About

Bristol is one of the leading universities for the study of computing. Whilst giving students an understanding of the foundations of the subject, we are proud of the symbiosis between our teaching and internationally leading research.

Computing is an interdisciplinary subject, with historical roots in mathematics, physics, electronics, psychology and neuroscience; the interplay between these areas is still very much in evidence today. You will see this diversity within the courses here - Bristol students experience it first-hand from the staff, whose range of interests include:

  • quantum computing;
  • microprocessor design;
  • biological computing; and
  • wearable computers.

For some, the attraction is:

  • creativity: designing and making things, from programs to electronic products;
  • intellectual challenges: solving problems and finding ways to understand complex phenomena both natural and artificial;
  • computing's direct relevance to the real world and its importance in many other areas of society.

Computing provides a route to many different career paths, and our graduates have a wide choice in the kind of work they do. Our courses provide a balance between leading-edge topics such as:

  • high performance computing
  • cryptography;
  • artificial intelligence;
  • software development;
  • system design and animation

Our  students profiles give a taster of what our graduates say and the jobs they have gone on to do.

Your choice of course and university is an important decision. This prospectus will give you a brief overview of Bristol's computing courses and what it is like to study here. If you have any further questions, please see our website or contact our Admissions Team who will be only too happy to help.

Industrial collaboration

Together with the Department of Electronic Engineering, the Department carries out a number of projects through 3CR, a University Innovation Centre initially funded by the DTI but now self-supporting. 3CR is a non-profit company with many Industrial partners including:

Inter-faculty collaboration

The Department is involved in University-wide research themes. These are a University of Bristol strategy to help focus strategic investments into areas in which Bristol is, or can be, world-leading. In particular, we are heavily involved in driving the agendas behind:

  • Exabyte Informatics aims to bring together all the researchers in the university looking at the handling, storing and processing of large amounts of data.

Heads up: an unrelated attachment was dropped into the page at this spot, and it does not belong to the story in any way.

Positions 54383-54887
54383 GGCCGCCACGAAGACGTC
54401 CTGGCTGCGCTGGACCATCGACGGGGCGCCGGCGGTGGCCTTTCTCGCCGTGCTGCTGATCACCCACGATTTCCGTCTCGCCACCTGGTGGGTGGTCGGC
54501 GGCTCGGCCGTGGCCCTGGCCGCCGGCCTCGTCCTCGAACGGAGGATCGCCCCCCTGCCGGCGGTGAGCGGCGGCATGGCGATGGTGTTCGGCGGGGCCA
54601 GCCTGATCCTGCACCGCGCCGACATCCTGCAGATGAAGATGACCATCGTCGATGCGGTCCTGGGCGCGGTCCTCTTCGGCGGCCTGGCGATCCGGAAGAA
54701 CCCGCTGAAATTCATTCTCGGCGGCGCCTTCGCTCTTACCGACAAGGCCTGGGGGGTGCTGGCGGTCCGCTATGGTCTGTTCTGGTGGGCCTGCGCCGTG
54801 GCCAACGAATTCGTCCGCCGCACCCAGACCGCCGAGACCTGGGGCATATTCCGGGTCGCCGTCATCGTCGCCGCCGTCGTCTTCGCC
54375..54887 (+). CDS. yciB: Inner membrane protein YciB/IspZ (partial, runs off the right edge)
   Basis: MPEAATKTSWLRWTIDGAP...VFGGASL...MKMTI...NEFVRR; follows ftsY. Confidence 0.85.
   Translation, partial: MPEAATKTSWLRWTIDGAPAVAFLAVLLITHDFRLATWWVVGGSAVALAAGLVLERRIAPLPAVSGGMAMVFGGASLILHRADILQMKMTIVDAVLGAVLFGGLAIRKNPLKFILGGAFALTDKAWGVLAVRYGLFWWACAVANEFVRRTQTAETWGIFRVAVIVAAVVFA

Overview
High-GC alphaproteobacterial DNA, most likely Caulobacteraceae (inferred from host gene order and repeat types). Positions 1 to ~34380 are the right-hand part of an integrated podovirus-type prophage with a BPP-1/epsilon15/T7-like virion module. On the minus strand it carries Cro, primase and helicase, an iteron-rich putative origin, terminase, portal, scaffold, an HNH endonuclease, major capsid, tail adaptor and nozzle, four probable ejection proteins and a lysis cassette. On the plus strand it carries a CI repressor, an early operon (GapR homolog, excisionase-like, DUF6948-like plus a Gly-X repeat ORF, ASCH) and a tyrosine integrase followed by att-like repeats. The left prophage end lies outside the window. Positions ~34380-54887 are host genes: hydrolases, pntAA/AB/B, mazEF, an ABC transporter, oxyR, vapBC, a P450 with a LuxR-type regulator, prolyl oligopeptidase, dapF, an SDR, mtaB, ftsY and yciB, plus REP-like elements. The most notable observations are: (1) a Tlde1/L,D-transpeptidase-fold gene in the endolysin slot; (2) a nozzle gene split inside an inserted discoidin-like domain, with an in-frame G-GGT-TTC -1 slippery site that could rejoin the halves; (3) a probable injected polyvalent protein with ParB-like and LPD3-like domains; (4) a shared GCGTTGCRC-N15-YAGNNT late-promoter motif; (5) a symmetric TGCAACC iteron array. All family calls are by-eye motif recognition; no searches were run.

• Neuroscience aims to bring together all the researchers looking into the form and function of the brain.
  • Nanoscience and Quantum Information aims to unite the university's work in small scale phenomena, as exemplified by the processing of quantum information.
  • Robotics and Autonomous Systems is a focus for work in systems which act under their own control, as exemplified by our robotics work.
  • Information Processing in Biological Systems brings together the university's work in genomics, biologically-inspired computing and other areas in which biologists can inspire and be inspired by the processing of information.

Academic collaboration

We currently collaborate with numerous academic organisations in the UK and around the world, including:

SET squared partnership

SETsquared logoSET squared is a UK partnership with the Universities of Bath, Southampton and Surrey and the associated international partnership with San-Diego.  The Bristol SETsquared Centre is the University of Bristol’s award winning business incubator that operates within the wider partnership.

WUN partnership

WUN logoWUN Partnership with a number of leading international Universities, such as Bergen, Urbana-Champaign, Nanjing, Washington State and Wisconsin at Madison.

Funding

Funding for our research comes from a variety of sources including EPSRC, ESRC, AHRC, SSRC, MRC, EU, DTI and Industry.

We are committed to interdisciplinary academic research and applied research with industrial partners. To this end, we have pursued a strategy of employing energetic new staff with interests in areas such as neuroscience, quantum information, robotics, and biologically-inspired computing.

In Bristol, we are fortunate in that our nearby industry includes:

The activities of each of our research groups involve visiting industrial staff.

Student at a computer

Bristol computing graduates are highly regarded; not only by computing-related employers, but also in other sectors of industry, commerce and the professions.